Wall Street is so confused about Tesla that it isn’t even funny.
Baird analyst Ben Kallo published a research note on Thursday in which he defended an optimistic future for Tesla and a price target of $US275 — $US75 higher than where Tesla shares are currently trading and not too far off the Tesla peak of $US291, reached in September 2014.
This puts Kallo in the Tesla bull camp, although his target is well below Stifel Nicholas’ James Albertine, who maintains that the stock could go to $US400.
The biggest Tesla bear is Bank of America Merrill Lynch’s John Lovallo, who has a target price on the stock of $US65.
But with alarming swiftness, Tesla investors, once so thrilled about the innovative startup’s future moneymaking prospects, have figured out that this is a very small company selling one car that it builds in one factory.
Kallo’s note isn’t a total wall of confusion. He and his team visited Tesla’s Fremont, Calif. factory and came away with the impression that Elon Musk & Co. can ramp up Model S production and realise a lot more upside from the expected debut of the Model X SUV later this year.
Maybe he’s right.
But then there’s this about the Model 3 mass-market car, which is expected in 2017:
Gen III model should outperform competitors, providing a fully electric vehicle at a competitive price. TSLA’s Gen III vehicles are expected to compete with the Audi A4 and BMW 3 Series, which both range in cost from ~$US32k for a base model to ~$US53k fully loaded. We estimate Gen III vehicles will begin at an ASP of $US35,000, but we think TSLA will offer models for higher prices that carry greater than a two-hundred mile range. We expect the performance of the Gen III models to exceed the A4 and BMW 3 Series. With approximately 216k A4 Sedans and 294k BMW 3 Series sold globally, we think our current sales estimate for the Gen III (185k in 2018) is achievable.
I’ve been following Tesla since 2007, and this is the most perplexing thing I’ve ever read about the company. There are two crazy assumptions in just this one paragraph.
Tesla is projecting 55,000 in sales for 2015 — that’s Model S and Model X combined (most of it will be Model S). The Model 3 prototype hasn’t even been seen yet. It’s far from clear that Tesla will be able to build all three cars on the same platform. It’s also not clear that a smaller, less expensive car will be able to feature a battery that serves up 200-mph range.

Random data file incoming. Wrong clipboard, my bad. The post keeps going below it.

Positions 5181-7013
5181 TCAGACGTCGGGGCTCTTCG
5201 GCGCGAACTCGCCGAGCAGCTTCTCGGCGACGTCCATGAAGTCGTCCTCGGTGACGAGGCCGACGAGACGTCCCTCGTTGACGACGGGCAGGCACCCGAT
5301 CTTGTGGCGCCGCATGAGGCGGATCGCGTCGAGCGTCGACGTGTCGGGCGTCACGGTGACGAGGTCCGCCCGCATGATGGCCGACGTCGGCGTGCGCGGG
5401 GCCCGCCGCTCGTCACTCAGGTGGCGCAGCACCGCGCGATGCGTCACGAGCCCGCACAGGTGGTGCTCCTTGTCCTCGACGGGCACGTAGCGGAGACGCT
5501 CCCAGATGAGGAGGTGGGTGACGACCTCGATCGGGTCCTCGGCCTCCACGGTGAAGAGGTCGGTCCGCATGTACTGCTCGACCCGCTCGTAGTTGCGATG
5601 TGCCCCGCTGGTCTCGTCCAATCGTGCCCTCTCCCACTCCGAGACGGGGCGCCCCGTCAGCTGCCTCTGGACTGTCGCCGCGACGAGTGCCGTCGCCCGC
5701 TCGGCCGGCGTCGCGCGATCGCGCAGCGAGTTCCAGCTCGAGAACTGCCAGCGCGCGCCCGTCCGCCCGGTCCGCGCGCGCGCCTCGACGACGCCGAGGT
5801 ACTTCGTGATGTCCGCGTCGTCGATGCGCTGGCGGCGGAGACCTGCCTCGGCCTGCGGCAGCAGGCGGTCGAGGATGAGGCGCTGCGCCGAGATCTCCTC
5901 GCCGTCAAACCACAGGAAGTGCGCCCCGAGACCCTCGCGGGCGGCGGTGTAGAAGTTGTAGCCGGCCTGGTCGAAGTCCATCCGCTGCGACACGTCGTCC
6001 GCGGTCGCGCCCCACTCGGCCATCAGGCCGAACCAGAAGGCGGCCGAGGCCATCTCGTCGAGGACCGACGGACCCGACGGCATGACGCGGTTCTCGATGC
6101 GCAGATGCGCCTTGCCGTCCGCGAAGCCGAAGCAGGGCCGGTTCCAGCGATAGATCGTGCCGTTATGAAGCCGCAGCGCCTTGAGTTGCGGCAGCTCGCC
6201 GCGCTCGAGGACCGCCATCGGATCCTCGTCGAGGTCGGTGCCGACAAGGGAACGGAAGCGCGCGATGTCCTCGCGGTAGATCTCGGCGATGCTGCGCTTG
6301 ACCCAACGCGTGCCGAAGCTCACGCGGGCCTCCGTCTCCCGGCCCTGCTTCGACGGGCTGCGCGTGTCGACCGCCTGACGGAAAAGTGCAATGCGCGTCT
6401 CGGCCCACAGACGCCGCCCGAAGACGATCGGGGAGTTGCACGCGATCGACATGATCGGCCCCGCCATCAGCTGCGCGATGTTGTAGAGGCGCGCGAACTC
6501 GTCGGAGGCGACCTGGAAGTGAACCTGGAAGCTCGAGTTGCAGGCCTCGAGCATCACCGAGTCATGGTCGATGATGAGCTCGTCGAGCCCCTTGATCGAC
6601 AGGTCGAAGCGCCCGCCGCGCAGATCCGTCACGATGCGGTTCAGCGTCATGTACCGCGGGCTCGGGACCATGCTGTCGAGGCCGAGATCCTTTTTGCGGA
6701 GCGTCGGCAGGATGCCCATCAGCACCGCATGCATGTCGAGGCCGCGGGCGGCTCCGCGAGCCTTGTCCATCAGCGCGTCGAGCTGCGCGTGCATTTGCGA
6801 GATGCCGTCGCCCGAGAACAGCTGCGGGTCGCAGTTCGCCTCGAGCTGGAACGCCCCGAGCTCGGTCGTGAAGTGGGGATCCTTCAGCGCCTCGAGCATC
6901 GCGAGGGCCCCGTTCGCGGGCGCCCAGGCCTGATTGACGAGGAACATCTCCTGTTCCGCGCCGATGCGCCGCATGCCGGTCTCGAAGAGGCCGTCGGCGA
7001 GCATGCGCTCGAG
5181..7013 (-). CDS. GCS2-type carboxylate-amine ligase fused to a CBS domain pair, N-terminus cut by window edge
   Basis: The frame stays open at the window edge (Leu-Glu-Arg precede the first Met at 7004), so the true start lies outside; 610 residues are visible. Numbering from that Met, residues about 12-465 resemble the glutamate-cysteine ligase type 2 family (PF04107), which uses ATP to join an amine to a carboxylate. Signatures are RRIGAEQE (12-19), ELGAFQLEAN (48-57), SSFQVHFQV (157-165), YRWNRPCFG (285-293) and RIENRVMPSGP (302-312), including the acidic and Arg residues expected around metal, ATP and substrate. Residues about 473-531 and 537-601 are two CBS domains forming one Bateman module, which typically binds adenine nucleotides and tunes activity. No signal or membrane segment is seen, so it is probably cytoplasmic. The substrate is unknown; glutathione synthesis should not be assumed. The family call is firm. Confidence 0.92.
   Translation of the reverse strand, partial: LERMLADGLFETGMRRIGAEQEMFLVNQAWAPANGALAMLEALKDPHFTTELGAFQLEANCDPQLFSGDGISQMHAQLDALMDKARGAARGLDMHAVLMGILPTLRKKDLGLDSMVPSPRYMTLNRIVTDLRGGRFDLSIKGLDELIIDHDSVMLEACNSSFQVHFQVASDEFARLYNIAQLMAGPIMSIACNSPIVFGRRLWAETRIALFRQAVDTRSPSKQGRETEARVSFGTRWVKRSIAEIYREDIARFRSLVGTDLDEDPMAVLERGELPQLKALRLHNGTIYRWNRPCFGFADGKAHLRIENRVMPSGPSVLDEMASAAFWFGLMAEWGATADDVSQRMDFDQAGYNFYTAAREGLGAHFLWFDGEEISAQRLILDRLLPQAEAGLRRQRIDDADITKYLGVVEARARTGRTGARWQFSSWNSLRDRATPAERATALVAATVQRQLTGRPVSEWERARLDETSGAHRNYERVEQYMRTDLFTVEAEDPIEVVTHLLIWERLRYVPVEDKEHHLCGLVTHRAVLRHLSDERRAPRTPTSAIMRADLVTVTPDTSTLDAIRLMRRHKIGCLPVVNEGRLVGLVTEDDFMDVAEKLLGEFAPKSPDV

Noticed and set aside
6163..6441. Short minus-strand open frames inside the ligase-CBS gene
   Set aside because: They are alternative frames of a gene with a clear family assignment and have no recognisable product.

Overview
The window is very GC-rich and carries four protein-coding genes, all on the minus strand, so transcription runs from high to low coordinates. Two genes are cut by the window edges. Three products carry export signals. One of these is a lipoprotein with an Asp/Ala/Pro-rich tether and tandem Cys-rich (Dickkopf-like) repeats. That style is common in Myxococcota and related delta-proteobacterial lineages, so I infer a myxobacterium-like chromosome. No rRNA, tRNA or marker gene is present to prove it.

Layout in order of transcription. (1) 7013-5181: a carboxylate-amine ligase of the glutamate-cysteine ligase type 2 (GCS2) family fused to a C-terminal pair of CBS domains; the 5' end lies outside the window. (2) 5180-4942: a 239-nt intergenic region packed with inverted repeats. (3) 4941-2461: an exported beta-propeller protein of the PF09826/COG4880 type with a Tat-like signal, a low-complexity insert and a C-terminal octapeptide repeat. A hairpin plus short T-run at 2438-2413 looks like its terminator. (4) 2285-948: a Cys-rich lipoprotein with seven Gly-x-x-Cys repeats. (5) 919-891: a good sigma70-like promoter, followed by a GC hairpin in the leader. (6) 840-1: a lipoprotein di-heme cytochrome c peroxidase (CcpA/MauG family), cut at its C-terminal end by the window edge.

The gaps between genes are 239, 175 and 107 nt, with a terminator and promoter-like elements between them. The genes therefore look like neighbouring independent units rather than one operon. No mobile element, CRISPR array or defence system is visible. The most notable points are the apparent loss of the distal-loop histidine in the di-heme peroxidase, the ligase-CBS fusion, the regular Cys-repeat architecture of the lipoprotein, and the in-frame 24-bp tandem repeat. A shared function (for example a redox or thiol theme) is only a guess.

But let’s say those obstacles are all overcome. Is Tesla going to go from zero Model 3s in production in 2016 to some Model 3s in production in 2017 to 185,000 Model 3s not simply produced but sold in 2018?
If Kallo feels safe saying that Tesla is worth $US275 a share, I feel safe saying that Tesla will not sell 185,000 Model 3s in 2018, even if the BMW 3 Series and the Audi A4 — which have annual sales of around 300,000 and 200,000, respectively — are a reasonable proxy for potential Model 3 sales.
After all, Tesla’s exceptionally optimistic case for production by 2020 is 500,000 cars. If it manages to something like 200,000 with the Model S and Model X by 2018, adding in 185,000 Model 3s suggests that the company will be running ahead of schedule on production goals that analysts have already challenged as being far too optimistic.
But what about the idea that the Model 3 will outperform the Audi A4 and the BMW 3 Series?
The A4 and the BMW 3 Series sell exceptionally well because they are basically bulletproof. The BMW 3 Series in particular is easily the most successful, beloved, and compulsively praised luxury sedan in the history of the genre.
It’s entirely possible that a higher-priced, high-performance versions of the Model 3 will outdo the A4 and BMW 3 in a straight-up driving comparison. Demand for the Model 3 could also be pretty tasty.
But will anyone thinking about buying an entry-level luxury sedan be wooed by the Model 3 — a car, it must be noted, that doesn’t yet exist in even prototype form?
Of course not. After a decade in the market, the Model 3 might start to match up with Audi and BMW. But it’s not going to happen in the car’s second year of production.
Additionally, Kallo assumes that the Model 3 will be a mid-size sedan. If it is, it would be somewhat out of alignment with the current auto market, which loves compact SUVs. This trend will probably continue for a few more years — and it may even signal a structural change in the US car market. For example, Tesla has come in for some gentle criticism for selling a luxury sedan in the Model S, rather than a luxury SUV.
For what it’s worth, Kallo’s confusion is of a piece with the rest of Tesla’s financial followers.
Wall Street already has a tough time following the traditional auto industry. Last year, I talked to legendary General Motors executive Bob Lutz (now retired) who put it this way: “Analysts are highly numerous, young, and they performed beautifully [in college]. They can look at sea of numbers, but they don’t really understand the business.”
Right now, Tesla-the-stock-story is colliding head-on with Tesla-the-business-story. Shares are up massively over their IPO price of $US16. For the past year and half, the stock has been on a tear. But ever since last fall, a lot of typical car-company stuff has been coming out the company. Tesla is struggling to match up production with demand. It had to shut down operations for a few weeks last year in order to retool an assembly line to build its forthcoming Model X SUV.
If we’re looking for a clear signs that Wall Street and Tesla just don’t get each other anymore, we’re seeing a lot of them in early 2015.
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